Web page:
The two m8 screws securing the cross slide sheared off. The first sound was that like a medium size gun being fired. The second was a combination of the large round landing on the bed of the lathe and the cross slide hitting the floor five feet behind me.
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Old 10-26-2020, 06:39 PM
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Quote:
Originally Posted by threepiece View Post
This thread reminds me of a mishap that occurred to me a number of years ago.

Using a Clausing Metosa lathe I was making cuts on a rather large round bar. The piece was about 10” diameter over a foot long and heavy. The machine wasn’t complaining as I added a bit to the depth of cut on each successive pass..........until it exploded.

The two m8 screws securing the cross slide sheared off. The first sound was that like a medium size gun being fired. The second was a combination of the large round landing on the bed of the lathe and the cross slide hitting the floor five feet behind me.
Nothing so dramatic here. Just your every day ROC manufacturing practices. The M8 bolts were machined out of soft steel and the nuts used in assembly were a thin low profile nut that only engaged 2 1/2 threads. The bolt threads stripped off making adjusting and setting the compound an issue.

I have lashed up a repair using standard hardware and flanged nuts. Time will tell how good the repair is....
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Old 10-26-2020, 08:35 PM
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Quote:
Originally Posted by camdigger View Post
Nothing so dramatic here. Just your every day ROC manufacturing practices. The M8 bolts were machined out of soft steel and the nuts used in assembly were a thin low profile nut that only engaged 2 1/2 threads. The bolt threads stripped off making adjusting and setting the compound an issue.

I have lashed up a repair using standard hardware and flanged nuts. Time will tell how good the repair is....
Even though they use sheetmetal nuts there is room for a thicker nut.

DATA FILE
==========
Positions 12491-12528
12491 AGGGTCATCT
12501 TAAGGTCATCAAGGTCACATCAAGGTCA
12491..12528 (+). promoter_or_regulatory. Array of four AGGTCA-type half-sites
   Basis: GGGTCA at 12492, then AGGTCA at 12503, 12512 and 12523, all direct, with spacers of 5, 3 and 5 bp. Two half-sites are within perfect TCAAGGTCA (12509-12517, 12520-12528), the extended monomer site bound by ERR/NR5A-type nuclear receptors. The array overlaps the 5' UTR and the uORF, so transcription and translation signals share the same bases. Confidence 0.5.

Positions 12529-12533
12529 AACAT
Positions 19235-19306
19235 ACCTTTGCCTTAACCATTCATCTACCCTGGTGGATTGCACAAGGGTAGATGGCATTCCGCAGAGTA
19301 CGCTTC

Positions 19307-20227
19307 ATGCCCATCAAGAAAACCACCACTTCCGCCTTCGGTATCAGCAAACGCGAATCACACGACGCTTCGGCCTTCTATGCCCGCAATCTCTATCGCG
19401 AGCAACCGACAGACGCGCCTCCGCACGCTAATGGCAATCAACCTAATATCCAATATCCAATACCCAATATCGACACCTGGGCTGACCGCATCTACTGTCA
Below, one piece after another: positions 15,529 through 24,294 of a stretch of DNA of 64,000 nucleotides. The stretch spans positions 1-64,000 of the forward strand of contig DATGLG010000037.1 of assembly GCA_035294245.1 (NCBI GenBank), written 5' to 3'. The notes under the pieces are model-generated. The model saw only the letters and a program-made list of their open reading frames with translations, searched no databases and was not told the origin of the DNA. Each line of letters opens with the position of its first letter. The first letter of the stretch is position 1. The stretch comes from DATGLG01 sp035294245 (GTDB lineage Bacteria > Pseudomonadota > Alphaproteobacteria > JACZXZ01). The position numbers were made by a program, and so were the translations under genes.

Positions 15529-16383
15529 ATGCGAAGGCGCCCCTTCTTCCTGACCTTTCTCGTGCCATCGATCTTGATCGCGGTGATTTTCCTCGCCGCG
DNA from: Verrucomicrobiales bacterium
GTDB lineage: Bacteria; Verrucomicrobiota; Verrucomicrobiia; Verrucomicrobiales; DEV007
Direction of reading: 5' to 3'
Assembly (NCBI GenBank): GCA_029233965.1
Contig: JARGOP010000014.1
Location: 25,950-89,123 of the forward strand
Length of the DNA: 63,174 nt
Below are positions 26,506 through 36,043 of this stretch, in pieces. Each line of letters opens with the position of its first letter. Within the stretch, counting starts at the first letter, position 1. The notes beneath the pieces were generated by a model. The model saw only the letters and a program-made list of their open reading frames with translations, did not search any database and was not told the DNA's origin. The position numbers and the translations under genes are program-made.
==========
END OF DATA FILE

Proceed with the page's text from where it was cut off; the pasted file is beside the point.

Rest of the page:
I did the same as you, to change the bolthears from a15mm wrench to 14mm(9/16")
They will work just fine.
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Old 10-29-2020, 04:58 PM
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Just to update a little. The first image is one of the stripped bolts. There is not enough thread left for a thicker nut, nor a washer under the original nut. Explains the need for new bolts.

I tried both the local distributors for Gits oilers. Still waiting for a reply from the hydraulic dudes. Motion Industries came back with a minimum order of 100$. They wanted me to buy their whole stock of 8 mm oilers.

I tried both local to me outlets of the original vendor of the lathe. Modern Tool Edmonton is still checking inventory after 10 days. Modern Tool Calgary has stock in all 3 sizes this lathe needs 6,8, and 10 mm. They were glad to sell me the 8 mm ones I needed and dropped them in the mail sans shipping charge. Post Mark on the letter size envelope says $0.89 in postage on a $32 sale. The new oilers supplied have a flanged top and are made of steel compared to the original smooth shouldered brass oilers.

Turns out, the old ones can be popped out by driving a screw into the centre hole and using a nail puller renovation bar to pull the old oiler out. The new oilers were simply driven in using a brass punch.